Fishing pocket waters

Pockets for days.
Pockets for days.

As water cascades over rocks and boulders, dozens of little, almost separate pools lay before you. They vary in size. Some are no bigger than a kitchen sink, some bathtub sized, some the size of a blow up swimming pool. Each one if different. Water cascades into some, forming a mini water fall at the head of the pool. In others it flies down a small chute that connects it to the pool above. In yet others, the water comes in from below a boulder, the surface of the pool almost still. Each one of these pseudo- independent pockets of water presents as a unique challenge. Each is different, each is unique. This is a big part of what makes fishing pocket waters so much fun.

The aren't big, but thats not what fishing pocket waters is about
The aren’t big, but thats not what fishing pocket waters is about

There are other reasons. Often you just know that a fish will be holding in a certain piece of water, meaning fishing pocket waters can simplify the whole fishing experience. There is no need to spend time finding the fish. The likely holding spots are often obvious at first glance, the job of finding them easy. What you are left with is fly choice, the stalk and the presentation. Get those right and it will result in a fish. Guaranteed ;).

Fly choice is simple. Dries are generally the go on many of Australia’s pocket waters (especially in late Spring, Summer and early Autumn). I personally like small flies, size 16-18, adams and the like. Big flies work, but given that each of these fish will be acutely aware of any insects falling in the little pocket of water it calls home, there is no need for big flies that attract attention. The fish in pocket waters are an attentive and captive audience. They notice anything that lands in their territory, no matter how small. This is why I like small flies. They will catch the bold fish that would have hit a size 8 cicada fly (fishing big flies in these tiny streams can be incredible fun on its day), as well as the shrinking violets that may have otherwise spooked when your big foam and rubber pattern hit the water.

Big flies work, but they aren't my go to flies.
Big flies work, but they aren’t my go to flies.

This brings me to the next challenge of fishing pocket waters. Stalking. When waters are low like they are over summer and into early Autumn, the fish can be incredibly spooky. They are not just acutely aware of what falls in their little pools, but also acutely aware of what is going on around them. This includes you. Stealth is paramount. Get low, use cover, get in position, make a good presentation and you will be successful. As I said before, you often know a fish will be in a certain pocket and you know that if you get your stalk and presentation right, you will catch it. That makes it sound a lot easier than it is. In reality, doing that can be quite the feat. You will often find yourself crawling along on your belly trying to get a decent shot at a piece of water and despite taking all the care and every precaution imaginable, still spook the fish.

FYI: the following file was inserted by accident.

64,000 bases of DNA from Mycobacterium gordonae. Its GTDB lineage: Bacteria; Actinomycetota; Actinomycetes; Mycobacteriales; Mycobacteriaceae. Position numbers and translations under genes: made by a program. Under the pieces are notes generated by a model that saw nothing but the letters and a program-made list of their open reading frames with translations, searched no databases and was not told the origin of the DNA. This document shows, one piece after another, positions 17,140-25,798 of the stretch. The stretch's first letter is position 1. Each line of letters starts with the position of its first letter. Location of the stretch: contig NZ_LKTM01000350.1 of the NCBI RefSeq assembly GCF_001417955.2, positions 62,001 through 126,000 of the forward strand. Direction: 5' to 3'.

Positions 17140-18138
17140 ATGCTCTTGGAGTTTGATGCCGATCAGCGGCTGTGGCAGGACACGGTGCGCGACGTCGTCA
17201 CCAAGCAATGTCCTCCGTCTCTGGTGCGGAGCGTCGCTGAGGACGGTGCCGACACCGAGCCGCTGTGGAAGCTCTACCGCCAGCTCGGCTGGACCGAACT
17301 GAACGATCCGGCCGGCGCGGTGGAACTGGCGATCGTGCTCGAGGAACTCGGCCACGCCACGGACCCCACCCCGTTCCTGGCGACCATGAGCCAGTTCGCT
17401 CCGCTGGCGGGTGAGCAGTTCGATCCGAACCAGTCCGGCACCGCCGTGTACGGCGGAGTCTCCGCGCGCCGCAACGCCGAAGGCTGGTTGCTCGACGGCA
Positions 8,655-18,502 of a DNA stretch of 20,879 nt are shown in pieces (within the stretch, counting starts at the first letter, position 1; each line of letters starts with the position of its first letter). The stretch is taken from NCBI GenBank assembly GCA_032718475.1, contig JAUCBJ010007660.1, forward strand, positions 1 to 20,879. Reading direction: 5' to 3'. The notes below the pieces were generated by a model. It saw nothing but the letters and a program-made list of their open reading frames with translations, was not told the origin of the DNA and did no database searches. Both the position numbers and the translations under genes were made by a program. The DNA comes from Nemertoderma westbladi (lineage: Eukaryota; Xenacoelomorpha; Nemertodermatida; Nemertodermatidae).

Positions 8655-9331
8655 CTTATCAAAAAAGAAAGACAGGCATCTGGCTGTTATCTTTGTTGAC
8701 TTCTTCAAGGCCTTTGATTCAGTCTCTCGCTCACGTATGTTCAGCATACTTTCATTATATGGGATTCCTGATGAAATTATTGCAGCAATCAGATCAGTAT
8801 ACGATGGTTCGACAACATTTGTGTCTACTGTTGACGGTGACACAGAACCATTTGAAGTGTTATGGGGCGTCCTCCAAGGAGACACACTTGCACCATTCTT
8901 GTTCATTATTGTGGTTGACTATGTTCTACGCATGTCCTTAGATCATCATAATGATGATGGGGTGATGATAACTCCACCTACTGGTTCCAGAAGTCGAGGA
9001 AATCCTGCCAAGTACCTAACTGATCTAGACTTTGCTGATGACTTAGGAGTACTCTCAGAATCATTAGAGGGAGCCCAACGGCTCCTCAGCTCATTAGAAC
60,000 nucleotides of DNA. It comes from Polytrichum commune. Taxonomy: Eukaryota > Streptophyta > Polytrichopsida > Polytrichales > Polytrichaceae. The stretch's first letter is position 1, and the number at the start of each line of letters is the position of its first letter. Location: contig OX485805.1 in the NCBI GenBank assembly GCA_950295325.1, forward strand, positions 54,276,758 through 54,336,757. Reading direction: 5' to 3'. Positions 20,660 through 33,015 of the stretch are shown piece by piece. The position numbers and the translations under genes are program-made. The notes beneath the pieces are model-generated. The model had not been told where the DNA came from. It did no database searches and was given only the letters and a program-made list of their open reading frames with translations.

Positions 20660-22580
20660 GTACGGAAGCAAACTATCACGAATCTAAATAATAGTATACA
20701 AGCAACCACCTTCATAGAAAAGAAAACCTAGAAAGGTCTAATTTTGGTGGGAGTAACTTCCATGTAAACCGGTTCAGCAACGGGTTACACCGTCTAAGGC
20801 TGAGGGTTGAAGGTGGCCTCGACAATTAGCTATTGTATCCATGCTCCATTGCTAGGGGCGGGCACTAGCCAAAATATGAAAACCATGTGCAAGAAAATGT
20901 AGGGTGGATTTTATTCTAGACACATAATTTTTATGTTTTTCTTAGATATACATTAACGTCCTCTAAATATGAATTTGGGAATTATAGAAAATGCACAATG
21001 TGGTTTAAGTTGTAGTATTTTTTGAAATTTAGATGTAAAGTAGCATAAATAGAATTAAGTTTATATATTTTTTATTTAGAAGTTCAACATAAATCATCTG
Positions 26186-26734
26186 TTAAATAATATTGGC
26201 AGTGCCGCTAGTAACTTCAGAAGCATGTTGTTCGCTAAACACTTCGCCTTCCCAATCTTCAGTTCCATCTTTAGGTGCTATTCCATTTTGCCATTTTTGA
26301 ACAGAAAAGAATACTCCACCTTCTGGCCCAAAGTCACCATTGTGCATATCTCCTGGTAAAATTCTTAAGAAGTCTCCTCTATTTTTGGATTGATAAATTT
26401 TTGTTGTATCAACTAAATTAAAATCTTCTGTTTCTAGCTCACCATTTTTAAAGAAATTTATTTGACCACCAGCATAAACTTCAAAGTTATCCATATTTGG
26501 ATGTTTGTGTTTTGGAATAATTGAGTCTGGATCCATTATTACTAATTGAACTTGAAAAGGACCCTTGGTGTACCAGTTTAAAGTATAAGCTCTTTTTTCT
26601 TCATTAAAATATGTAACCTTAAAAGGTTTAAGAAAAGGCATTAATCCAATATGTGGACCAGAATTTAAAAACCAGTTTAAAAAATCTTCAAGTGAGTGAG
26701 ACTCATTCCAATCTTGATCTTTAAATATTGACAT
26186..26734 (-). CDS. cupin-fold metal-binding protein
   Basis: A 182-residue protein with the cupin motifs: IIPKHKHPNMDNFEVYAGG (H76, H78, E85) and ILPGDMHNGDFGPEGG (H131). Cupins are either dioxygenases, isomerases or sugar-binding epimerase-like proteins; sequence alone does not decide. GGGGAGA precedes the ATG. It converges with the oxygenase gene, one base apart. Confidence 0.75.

This brings me to one of the pure joys of fishing pocket water, going above and beyond trying to convert as many of the pockets you know hold fish as you possible can. If you fail. Thats all on you. You weren’t stealthy enough. You presentation dragged. The fish saw your leader. Because if you had got it right, the fish would have eaten.

Pretty
Pretty

To me, that is what fishing pocket waters is all about. Solving the multitude of different individual puzzles (pockets) that present themselves to you as you creep upstream. To be successful you need to have your wits about you. Every presentation has to be pre planned and executed competently. Often you will need to make quite long, technical casts over rocks and logs to land your fly in the right part of the pocket. Getting the right drift is often challenging due to tricky currents and slack waters caused by the water flowing around, under and between rocks. And you have to get all that right on the first cast. A second cast often spooks the fish.

When fishing pocket water, most of your success is determined before you even cast as you sum up the situation, how close you can get, how well you can stalk the water and how well you have planned and executed your presentation. Get those right and you will catch a fish “every” cast. Of course, that won’t happen. You will spook fish, you will drop fish, you will muck up casts. And thats the joy of pocket water. It gives you the chance to solve a multitude of technical mini problems in the course of just a few hours. You will be greatly rewarded when you get it right. When you get it wrong, there will be another pocket 10 meters upstream in which you can try again. Hopefully, this time you get it right.

A successful afternoon fishing the pockets, followed by a beer for the walk home. Bliss
A successful afternoon fishing the pockets, followed by a beer for the walk home. Bliss
Followed by steak. Double bliss.
Followed by steak. Double bliss.

 

Cheers

Hamish

flickandflyjournal.com

Hamish Webb, Dan Firth, Graham Fifield and Lee Georgeson have been fishing the south-east Australian region since 1987. Since then they’ve become avid sportfishermen who are constantly looking for new ways to challenge themselves. They are all scientists and conservationists who are passionate about the long-term sustainability of the ecosystem in which they live. They promote understanding and appreciation of the complex socio-political, economic and environmental issues surrounding fish, fishing and fisheries, while never losing sight of the various motivations that keep them coming back. In English, that means they love all things fishing and have a damn good time on the water, and that’s all that really counts in the end!

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